When a significant univariate association was found between year of survey and UAI, the multivariate association was examined by simultaneously entering independent, dependent and confounding variables into the logistic model. The adjusted odds ratio derived from this model measured the increase from one year to the next in the likelihood of reporting UAI after controlling for confounding factors. Confounding factors were those variables which were significantly associated with both UAI and year of survey. Overall, there was little variation in the background characteristics of the study group between 1998 and 2003; in all years the majority of men were white (1998 to 2003 combined, 90%), employed (85%), and university educated (78%). To identify potential confounding factors, the relation between year of survey and variables known to be associated with high risk sexual behaviour in this sample was examined. Variables associated with high risk sexual behaviour in this sample are age, being in a relationship, steroid use,5,6 and HIV treatments optimism.4,7 Where these variables fluctuated from year to year, the multivariate model was adjusted accordingly. The multivariate model excluded men who had completed a questionnaire in a previous year to ensure independence of samples.
Complete information on HIV status, sexual risk behaviour, and potential confounders was provided by 4264 men over the study period: HIV positive 654 (15.3%), HIV negative 2652 (62.2%), never tested 958 (22.5%) (range 498–834 per year, estimated response rate 50–60%,4 table 1). After excluding men who had completed a previous questionnaire 2644 respondents remained for the independent samples analysis. Between 1998 and 2003, for the study group as a whole, there was a significant increase in the percentage of men reporting both non-concordant UAI (14.5% to 21.7%, p <0.001) and concordant UAI (9.8% to 14.7%, p <0.001) (table 2). The majority of men reporting non-concordant UAI said they did not know the HIV status of their UAI partner but had assumed it was the same as theirs. Only a minority of men said they knew that their UAI partner was discordant. For example, in 2002 181 men (21.9%) reported non-concordant UAI; 167 men (20.2% of the sample) reported UAI with a man whose HIV status they didn’t know while 14 men (1.7%) said their UAI partner was discordant.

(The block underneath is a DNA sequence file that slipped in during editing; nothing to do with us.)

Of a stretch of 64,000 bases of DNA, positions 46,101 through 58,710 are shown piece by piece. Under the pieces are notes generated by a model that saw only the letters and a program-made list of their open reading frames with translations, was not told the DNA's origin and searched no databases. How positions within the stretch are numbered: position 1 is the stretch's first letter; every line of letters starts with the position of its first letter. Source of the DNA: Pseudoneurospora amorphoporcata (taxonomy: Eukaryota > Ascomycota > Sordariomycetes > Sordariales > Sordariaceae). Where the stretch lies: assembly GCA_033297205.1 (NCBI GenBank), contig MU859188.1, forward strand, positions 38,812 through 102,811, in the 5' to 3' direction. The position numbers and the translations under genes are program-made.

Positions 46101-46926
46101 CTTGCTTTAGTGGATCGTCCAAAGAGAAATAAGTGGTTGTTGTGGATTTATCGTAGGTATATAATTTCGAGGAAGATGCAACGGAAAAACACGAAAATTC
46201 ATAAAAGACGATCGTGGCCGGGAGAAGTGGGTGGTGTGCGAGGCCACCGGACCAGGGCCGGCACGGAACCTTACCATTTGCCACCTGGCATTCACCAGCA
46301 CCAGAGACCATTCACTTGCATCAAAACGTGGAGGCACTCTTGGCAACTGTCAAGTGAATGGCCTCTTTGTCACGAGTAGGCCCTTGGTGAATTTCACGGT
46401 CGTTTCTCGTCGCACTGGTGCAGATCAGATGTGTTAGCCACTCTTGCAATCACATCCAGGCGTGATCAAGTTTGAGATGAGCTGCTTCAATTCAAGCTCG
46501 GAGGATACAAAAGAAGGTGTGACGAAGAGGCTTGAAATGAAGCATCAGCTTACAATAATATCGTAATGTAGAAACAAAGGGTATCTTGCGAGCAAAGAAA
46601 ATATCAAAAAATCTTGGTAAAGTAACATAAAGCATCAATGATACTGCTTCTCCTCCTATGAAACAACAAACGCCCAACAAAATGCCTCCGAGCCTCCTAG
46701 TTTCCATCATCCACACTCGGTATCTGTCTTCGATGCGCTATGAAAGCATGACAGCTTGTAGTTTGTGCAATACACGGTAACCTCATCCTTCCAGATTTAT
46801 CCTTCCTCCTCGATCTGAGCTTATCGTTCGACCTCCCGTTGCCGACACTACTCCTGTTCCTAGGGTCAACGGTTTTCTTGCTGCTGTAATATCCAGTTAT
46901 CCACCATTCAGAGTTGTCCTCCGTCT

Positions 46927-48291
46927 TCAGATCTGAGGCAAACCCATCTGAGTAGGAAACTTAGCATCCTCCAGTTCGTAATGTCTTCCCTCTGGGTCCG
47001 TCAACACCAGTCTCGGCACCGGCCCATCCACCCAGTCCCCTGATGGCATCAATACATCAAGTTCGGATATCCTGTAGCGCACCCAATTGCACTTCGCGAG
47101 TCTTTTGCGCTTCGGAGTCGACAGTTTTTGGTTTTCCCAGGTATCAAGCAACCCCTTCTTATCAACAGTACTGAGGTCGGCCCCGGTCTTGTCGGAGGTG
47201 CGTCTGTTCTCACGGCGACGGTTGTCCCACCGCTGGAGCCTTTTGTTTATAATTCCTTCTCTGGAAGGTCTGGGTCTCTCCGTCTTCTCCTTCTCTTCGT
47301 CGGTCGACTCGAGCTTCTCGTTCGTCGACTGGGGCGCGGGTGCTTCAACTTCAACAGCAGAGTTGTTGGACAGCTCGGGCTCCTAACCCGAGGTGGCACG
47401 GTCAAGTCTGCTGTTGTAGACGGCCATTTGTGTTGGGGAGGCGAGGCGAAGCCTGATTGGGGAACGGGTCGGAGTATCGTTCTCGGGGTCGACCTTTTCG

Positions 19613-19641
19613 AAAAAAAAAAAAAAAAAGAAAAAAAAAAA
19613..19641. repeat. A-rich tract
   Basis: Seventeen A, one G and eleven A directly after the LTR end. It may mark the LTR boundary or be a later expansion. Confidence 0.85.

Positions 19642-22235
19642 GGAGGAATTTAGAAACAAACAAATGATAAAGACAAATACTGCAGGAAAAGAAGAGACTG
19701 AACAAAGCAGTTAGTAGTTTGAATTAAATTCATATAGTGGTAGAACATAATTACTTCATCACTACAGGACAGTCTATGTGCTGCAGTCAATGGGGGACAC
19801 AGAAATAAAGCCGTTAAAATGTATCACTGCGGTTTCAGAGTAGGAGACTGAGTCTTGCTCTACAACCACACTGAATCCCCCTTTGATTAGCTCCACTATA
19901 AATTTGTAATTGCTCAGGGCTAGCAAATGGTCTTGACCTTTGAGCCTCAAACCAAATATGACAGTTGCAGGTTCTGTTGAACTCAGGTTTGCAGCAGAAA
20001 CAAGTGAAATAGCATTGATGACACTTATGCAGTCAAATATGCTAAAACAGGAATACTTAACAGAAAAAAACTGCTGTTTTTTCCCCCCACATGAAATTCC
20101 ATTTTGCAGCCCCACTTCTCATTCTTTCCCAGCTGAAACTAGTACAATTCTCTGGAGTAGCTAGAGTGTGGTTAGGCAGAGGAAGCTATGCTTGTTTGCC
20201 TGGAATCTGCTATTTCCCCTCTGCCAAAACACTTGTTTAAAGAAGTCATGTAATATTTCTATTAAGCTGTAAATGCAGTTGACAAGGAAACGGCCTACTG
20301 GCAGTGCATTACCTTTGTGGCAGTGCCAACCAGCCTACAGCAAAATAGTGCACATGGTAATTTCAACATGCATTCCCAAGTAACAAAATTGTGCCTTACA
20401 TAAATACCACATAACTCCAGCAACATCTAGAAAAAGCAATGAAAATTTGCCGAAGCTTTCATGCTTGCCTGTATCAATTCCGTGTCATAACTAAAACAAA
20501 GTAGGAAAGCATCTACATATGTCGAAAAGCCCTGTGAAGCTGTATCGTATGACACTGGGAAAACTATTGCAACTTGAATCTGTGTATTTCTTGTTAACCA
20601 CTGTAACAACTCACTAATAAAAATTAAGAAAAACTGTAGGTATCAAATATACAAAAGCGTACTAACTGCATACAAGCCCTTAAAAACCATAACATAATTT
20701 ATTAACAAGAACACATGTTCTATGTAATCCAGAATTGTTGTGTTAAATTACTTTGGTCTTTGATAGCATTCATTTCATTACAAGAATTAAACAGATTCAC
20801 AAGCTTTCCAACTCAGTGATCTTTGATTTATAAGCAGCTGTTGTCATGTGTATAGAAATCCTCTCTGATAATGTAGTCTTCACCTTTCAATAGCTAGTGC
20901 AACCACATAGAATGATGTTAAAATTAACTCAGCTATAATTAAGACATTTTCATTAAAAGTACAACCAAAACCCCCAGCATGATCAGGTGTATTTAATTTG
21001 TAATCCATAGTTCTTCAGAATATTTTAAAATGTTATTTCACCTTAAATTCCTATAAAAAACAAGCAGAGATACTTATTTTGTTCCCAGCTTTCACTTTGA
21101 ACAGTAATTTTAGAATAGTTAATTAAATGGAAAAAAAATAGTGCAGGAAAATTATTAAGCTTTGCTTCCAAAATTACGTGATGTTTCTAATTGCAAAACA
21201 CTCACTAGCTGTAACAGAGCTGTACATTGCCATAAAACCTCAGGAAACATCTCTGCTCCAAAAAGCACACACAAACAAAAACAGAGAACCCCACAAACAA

The increase in non-concordant UAI was seen only with casual partners (6.7% to 16.1%, p <0.001) (table 2, fig 1). There was no significant trend over time for non-concordant UAI with a main partner alone (7.8%, 5.6% p = 0.7). These patterns were seen for HIV positive, HIV negative and never-tested men alike. In multivariate analysis, after controlling for confounding factors (HIV treatments optimism, steroid use and relationship status), the increase in non-concordant UAI with a casual partner remained statistically significant for all men (adjusted odds ratio (AOR) 1.36 per year, 95% confidence interval (CI) 1.26 to 1.46, p <0.001) and for HIV positive, HIV negative, and never tested men when analysed separately (p ⩽0.01) (table 2)
In all years HIV positive men were more likely to report non-concordant UAI with a casual partner than with a main partner alone (p <0.001). Never tested men, on the other hand, were more likely to report non-concordant UAI with a main partner alone rather than with a casual partner (p <0.001). For HIV negative men the pattern varied over time. In 1998 HIV negative men were just as likely to report non-concordant UAI with a main partner as with a casual partner (6.0% v 6.8%, p = 0.9). By 2003, however, they were more likely to report non-concordant UAI with a casual partner (14.1% v 5.4%, test for a trend, p <0.05).
The percentage of men reporting concordant UAI with a casual partner increased significantly between 1998 and 2003 for HIV positive men (6.8% to 10.3%, p <0.05) but not for HIV negative men (1.7%, 2.1%, p = 0.2) (table 2).
The percentage of men reporting concordant UAI with a main partner alone increased significantly between 1998 and 2003 for HIV negative men (12.4% to 15.9%, p <0.05) but not for HIV positive men (5.1%, 6.4%, p = 0.2) (table 2). However, preliminary inspection of data for 20048 indicates that the percentage of HIV negative men reporting concordant UAI with a main partner alone dropped to 12.8%. As a consequence there was no significant trend over time between 1998 and 2004.